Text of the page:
Fancy getting involved in Dubai independent films? Here's how
A group of Dubai-based independent film producers have recently come together to work on a variety of projects, from TV show pilot ideas to feature-length films. Lacking substantial capital, they have roped in friends and approached production agencies in the emirate to fund each of their projects, including The Traveller, a short that was picked up by the Cannes Film Festival last year.
A shared love of filmmaking has seen this group of eight – all aged 30 and under, and from countries as far flung as Trinidad, France and Australia – embark on the production of short thriller Red Inside, which they hope to submit to film festivals around the world over the next few months. We spoke to 21-year-old Jordanian director Naim Zaboura and 29-year-old British producer and actress Victoria Borasio to learn more about the team quietly making headway in Dubai’s emerging movie industry. Where did your involvement with the filmmaking industry begin? Naim: I studied film at university. After I graduated I met local director Mohammed Mamdouh, who was working on Dubai-based film Moments of Fiction, and he asked me to produce it. Victoria came in for a casting, and we started working together on that set. We talked about what we would do next, and I explained I was planning an episode for a TV series. She got so excited and was like, ‘Let’s do that!’ Two weeks after Moments… wrapped, we were filming the pilot for Checking In.
You’re also involved with stage productions... Naim: Yes, I joined the local Impact Music and Arts Centre, who are working on a local production of classic musical Oliver!. I was cast as Bill Sikes, and I’m also directing the show. I persuaded Vicky to meet the producers and the music director, she sang to them and now she’s Nancy.
How do you fund your productions? Victoria: Naim was part of the crew for The Traveller, which Ibrahim Renno Jr and I starred in, which was taken to Cannes Film Festival. Because of that, we’ve been fortunate to have had all sorts of people pitching in to help. The money is coming from production houses that believe in us, and who are providing equipment that would otherwise cost us hundreds of thousands of dirhams.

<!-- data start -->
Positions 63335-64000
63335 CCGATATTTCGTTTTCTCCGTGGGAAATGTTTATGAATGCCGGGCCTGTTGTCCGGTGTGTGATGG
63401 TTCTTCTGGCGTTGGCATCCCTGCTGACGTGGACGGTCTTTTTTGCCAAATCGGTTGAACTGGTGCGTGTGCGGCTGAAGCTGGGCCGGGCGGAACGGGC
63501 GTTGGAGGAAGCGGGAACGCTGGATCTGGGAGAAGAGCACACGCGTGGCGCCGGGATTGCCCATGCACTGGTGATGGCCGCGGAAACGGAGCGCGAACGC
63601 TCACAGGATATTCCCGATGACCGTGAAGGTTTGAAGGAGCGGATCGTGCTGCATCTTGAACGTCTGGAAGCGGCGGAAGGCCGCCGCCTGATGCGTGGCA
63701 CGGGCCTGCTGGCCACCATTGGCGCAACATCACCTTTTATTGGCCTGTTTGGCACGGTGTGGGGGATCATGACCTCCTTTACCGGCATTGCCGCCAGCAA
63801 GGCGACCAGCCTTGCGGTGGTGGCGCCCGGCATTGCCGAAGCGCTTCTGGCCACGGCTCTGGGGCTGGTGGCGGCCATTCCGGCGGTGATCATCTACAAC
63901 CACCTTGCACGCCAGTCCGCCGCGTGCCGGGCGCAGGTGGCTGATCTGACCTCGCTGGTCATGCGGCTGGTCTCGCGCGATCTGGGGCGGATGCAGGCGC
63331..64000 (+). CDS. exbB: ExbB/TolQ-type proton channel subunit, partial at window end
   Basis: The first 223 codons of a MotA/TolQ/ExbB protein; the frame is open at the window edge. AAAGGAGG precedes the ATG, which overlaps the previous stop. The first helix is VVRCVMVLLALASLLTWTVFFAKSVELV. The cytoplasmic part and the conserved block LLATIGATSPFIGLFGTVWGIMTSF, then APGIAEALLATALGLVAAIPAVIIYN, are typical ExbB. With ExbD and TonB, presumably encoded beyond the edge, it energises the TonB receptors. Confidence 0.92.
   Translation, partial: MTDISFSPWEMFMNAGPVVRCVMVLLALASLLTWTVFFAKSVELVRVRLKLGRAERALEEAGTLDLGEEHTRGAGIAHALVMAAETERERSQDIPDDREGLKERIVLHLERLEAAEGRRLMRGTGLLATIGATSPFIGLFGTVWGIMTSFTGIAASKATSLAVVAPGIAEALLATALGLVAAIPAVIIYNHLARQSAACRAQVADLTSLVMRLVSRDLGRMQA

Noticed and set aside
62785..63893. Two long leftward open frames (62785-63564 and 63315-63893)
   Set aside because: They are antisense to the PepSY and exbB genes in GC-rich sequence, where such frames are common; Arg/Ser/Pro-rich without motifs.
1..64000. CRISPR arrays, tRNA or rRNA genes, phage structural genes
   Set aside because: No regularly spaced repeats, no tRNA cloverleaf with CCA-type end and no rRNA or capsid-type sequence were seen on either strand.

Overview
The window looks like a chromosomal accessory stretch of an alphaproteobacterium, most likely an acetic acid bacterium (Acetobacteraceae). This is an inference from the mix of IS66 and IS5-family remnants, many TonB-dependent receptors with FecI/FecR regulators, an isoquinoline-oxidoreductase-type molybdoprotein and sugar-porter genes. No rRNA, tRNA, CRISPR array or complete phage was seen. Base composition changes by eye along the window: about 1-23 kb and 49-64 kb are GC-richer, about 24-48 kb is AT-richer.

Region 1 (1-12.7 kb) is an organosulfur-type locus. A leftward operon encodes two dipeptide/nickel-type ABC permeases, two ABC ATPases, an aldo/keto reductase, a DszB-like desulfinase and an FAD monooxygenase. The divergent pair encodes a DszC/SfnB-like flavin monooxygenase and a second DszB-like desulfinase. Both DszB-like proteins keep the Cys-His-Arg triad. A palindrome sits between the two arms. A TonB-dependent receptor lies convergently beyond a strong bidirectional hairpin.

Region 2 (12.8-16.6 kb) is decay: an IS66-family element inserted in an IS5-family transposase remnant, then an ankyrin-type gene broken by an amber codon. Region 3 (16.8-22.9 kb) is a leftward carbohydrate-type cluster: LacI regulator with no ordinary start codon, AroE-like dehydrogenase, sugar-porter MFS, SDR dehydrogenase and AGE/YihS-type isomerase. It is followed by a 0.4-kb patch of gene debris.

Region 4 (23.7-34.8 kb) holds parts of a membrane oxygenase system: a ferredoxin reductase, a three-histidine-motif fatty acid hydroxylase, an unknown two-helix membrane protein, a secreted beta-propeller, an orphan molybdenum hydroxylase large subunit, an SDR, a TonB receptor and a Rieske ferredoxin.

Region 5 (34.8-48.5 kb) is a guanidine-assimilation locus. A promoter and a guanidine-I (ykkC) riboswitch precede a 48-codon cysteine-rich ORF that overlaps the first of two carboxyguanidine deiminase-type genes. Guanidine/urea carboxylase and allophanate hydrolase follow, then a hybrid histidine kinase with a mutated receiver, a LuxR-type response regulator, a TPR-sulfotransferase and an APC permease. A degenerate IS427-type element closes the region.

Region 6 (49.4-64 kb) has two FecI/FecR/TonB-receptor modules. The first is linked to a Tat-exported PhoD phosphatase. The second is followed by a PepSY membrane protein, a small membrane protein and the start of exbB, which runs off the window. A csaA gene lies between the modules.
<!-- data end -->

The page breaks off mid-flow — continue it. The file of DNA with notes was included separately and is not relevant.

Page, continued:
How do you support yourselves financially during a production? Victoria: I went to medical school and trained as a dental hygienist, so I always have that to fall back on if I need some money. It’s great because you can do it one day a week. Naim: It’s all about freelancing. I see if I can work on commercials, and I also teach filmmaking to teenagers at a drama and acting school in Dubai.
You’re currently working on a short called Red Inside. What can you tell us about that? Victoria: It’s a story about a man who is struggling financially, his relationship with his partner is breaking down and he finds himself framed for what looks like a murder. We follow him trying to deal with what’s happened and piece his life back together. Naim: It’s a journey of self-forgiveness.
How long will it take to shoot? Naim: We’re looking at five days to shoot the film, but then the editing process will take much longer. Victoria: Pre-production has been going on for about a month.
Will you approach Dubai International Film Festival to screen the finished film? Victoria:Red Inside wouldn’t be able to be screened at DIFF this year because the timing is too tight, but we’re looking at international festivals such as Sundance in January, Cannes in May and those bigger festivals that support indie filmmaking, such as Rain Dance in the UK. Hopefully that will also start turning industry interest to independent filmmakers in Dubai.
What kind of people are you looking to have on your team? Victoria: I’m into collaborating with people who are passionate. If you want to be involved, get in touch with me or Naim. If we could start to connect everyone who wants to be involved, it has the potential to make the industry here that much stronger. To find out how to get involved in upcoming projects, email Victoria at firstname.lastname@example.org
Mark your calendars, here are the dates to remember this year
VAT in the UAE: what’s going to be affected
The 5 percent tax on goods and services is now here
Luxury Bulgari resort opens in Dubai
Private villas, suites, beaches, restaurants and more come to Jumeira Bay
Stranger Things milkshake arrives at Dubai’s Black Tap
Eggos and edible Christmas tree lights feature in latest freakshake
WAK Anamjem Oct 17, 2011 08:04 am
Self always apploud for this kind of film promotion in Dubai, particulalry from both world class film industry of Bollywood & Hollywood, I have notice major aim of the movie more in business rather than change in social life, cultural life, natural life more over killer deceases in world wide community. They might afraid of investments in these projects because of non return of their huge investments.
Being a Dubai based Writer & Poet by having plenty of Film courses in India and America, came to an end with the aim with the peaces of the human demand can be included in Action, Adventure ,Thrill,Horror, War and Romantic movies... I have subjects both for Hollywood and Bollywood but afraid of infrigement its happened in 2005 with the Bollywood but now I much secured so interested do contact other wise just to remmeber Keep your Message Alive in a Short span in your movie making venture that work great and soul satisfactions.